The manuscript for Caledonia Lost: The Fall of the Confederacy manuscript has been sent to the publishers.  Here is a first look at this new novel: “During the siege of Petersburg at the end of the American Civil War, a Confederate soldier, manning the trenches, reflects on life, love, and the War, while awaiting the climactic battle of the Breakthrough.”

 

Caledonia Lost: The Fall of the Confederacy  will be published by Lit Fire of Atlanta, Georgia early fall 2017.

 

An Excerpt from new Caledonia: A Song of America-Part 4

Fraser’s Highlanders, the reserve unit of the British Legion, whom Tarleton had thrown into the battle, came up hard against the Virginians. The Highlanders were yelling and their bagpipers were skerling.  They smelled victory and wanted to overwhelm the rebels.    They were roaring for the kill.

 

“The rebel line is crumbling!”

 

“Rout them!” cried an officer.

“At them, boys!”   A sergeant waved his men on with his musket.

 

Victory was within their grasp. ‘Tarleton has done it again’ was the thought in each and every green and red uniformed man.  The Highlanders in their green and blue plaid pants started to charge to Continentals believing them to be in full retreat.

 

Howard stopped. He cupped his hands and yelled, “Halt! About face! Volley fire, now!”  Then upon order, as quickly as a summer thunderstorm bursts upon the scene, the Virginians and the Marylanders too, stopped, turned, formed a line, and fed a volley into the onrushing Highlanders.  The legs went out of the first rank of the Frasers, as men tumbled head over heel wounded or dead.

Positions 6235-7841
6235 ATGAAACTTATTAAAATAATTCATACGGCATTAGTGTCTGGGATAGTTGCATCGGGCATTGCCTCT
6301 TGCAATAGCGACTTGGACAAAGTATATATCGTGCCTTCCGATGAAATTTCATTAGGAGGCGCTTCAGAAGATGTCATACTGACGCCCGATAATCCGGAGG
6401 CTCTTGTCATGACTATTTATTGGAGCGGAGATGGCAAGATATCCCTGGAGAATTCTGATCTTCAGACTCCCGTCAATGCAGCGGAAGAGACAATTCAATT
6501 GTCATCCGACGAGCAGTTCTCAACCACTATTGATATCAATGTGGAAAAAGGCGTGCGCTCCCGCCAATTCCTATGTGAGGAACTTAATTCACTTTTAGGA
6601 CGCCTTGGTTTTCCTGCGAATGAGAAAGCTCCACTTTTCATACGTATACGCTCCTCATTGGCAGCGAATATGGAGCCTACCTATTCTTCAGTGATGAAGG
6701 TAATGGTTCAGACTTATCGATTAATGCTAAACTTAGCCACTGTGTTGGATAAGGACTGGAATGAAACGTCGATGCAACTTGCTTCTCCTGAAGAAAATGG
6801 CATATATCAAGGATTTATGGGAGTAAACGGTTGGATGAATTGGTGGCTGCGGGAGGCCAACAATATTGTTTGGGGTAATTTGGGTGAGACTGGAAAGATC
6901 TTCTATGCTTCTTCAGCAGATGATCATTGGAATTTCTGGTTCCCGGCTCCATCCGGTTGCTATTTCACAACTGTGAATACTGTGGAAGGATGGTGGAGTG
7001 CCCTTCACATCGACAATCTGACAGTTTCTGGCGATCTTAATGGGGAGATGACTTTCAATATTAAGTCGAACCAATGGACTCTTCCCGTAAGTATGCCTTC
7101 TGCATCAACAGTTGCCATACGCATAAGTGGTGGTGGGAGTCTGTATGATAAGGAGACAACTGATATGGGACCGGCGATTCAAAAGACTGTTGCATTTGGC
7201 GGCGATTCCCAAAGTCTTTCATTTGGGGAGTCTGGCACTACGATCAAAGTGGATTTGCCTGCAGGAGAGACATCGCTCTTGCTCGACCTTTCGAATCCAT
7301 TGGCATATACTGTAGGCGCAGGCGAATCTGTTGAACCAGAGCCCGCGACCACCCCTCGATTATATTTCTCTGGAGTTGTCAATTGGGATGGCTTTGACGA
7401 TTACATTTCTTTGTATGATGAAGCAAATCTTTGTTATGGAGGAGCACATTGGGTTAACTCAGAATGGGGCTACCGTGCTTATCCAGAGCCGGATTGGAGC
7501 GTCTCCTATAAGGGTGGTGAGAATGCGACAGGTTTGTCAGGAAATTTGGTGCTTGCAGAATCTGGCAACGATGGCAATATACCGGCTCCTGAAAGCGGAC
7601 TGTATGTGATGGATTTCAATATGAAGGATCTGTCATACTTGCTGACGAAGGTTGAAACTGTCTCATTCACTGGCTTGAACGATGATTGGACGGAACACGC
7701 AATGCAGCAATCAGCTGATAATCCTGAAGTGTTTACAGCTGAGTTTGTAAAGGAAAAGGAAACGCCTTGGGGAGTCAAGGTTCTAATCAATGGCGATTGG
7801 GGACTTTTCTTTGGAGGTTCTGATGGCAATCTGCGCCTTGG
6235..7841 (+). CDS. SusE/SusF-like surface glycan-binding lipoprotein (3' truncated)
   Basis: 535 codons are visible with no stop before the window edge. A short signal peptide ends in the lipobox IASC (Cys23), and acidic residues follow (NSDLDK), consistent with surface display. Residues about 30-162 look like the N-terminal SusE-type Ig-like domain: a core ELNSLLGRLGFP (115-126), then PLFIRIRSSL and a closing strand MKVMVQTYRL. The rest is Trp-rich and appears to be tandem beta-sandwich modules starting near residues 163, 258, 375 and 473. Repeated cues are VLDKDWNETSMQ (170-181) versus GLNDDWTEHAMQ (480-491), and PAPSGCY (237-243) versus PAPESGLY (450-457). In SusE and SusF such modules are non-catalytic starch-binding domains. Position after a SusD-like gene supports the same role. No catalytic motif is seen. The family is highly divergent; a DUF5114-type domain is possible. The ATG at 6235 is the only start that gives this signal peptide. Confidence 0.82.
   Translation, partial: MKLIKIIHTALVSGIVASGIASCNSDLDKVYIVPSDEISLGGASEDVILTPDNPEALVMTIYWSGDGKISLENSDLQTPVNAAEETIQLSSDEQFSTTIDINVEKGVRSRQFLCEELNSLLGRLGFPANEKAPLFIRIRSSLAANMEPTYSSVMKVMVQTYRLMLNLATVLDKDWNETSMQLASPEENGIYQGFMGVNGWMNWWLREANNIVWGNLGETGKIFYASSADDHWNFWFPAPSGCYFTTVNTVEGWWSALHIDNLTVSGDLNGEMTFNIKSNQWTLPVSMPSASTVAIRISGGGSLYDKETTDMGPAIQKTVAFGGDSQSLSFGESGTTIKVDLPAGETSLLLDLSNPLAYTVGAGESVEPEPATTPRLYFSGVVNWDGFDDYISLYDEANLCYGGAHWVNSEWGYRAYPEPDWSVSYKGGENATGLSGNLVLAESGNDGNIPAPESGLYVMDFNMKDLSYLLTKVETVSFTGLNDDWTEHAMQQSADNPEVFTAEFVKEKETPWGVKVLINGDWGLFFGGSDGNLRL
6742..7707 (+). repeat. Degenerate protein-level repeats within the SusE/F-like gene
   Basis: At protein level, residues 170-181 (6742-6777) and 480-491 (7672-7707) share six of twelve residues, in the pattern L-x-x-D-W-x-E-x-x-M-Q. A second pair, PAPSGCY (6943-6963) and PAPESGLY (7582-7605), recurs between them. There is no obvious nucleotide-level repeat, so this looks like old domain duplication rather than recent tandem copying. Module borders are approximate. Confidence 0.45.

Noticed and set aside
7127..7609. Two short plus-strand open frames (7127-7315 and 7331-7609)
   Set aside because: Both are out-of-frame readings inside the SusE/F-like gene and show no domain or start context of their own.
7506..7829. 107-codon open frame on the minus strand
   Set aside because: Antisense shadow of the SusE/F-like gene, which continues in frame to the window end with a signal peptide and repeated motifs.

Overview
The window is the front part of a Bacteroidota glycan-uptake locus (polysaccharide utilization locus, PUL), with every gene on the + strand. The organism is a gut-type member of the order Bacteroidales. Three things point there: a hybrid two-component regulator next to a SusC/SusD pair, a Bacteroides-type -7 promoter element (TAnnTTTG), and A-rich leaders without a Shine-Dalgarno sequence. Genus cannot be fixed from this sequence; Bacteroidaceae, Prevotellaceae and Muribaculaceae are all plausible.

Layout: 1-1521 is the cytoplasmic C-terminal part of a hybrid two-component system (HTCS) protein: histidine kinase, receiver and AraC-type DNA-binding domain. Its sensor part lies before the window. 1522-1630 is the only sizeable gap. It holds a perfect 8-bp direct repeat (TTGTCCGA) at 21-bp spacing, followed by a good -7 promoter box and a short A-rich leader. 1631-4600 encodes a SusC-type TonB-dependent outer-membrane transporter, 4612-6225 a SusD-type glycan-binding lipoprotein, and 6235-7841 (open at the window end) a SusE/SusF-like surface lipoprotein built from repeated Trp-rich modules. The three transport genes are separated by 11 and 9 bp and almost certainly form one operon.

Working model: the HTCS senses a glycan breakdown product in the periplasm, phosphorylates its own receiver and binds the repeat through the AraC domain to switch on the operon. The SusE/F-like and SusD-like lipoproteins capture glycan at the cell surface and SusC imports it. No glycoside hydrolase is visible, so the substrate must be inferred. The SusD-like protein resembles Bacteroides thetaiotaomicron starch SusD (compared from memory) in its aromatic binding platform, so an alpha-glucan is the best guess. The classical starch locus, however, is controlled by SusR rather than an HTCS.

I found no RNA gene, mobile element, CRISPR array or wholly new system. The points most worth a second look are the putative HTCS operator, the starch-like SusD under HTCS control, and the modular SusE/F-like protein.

Unseen, Pickens’ Militias had formed on the far right of our line.   They then fired a volley into the flank of the Highlanders.  The Highlanders faltered.  Confusion reigned in the Fraser’s 71st Highlanders.  They looked around: Continentals in front of them, Militia on their flank, and getting into their rear to surround them.  Some of the Highlanders threw down their weapons and began to flee.  Others threw down their weapons and asked for quarter.  Then, as if the whole thing had been perfectly rehearsed, Washington’s dragoons fell upon the Highlanders, completely closing the circle.  Horsemen with sabers flying hacked, cut, slashed, and thrust their way into the disorganized mob that was once the pride of the British army: Fraser’s 71st Highlanders.    The Continentals lowered their muskets and showed the steel of their bayonets to the Frasers.  Daniel and I surged forward, too.  It was then that I felt my stomach churn with pain.  I pulled my coat together to cover the blood.  I tried to comfort myself with the thought that it was only buckshot from a buck and ball.  The Highlanders now en masse surrendered.  Anything white was held high up in the air.  Weapons dropped to the ground like so many fall leaves in a strong gale.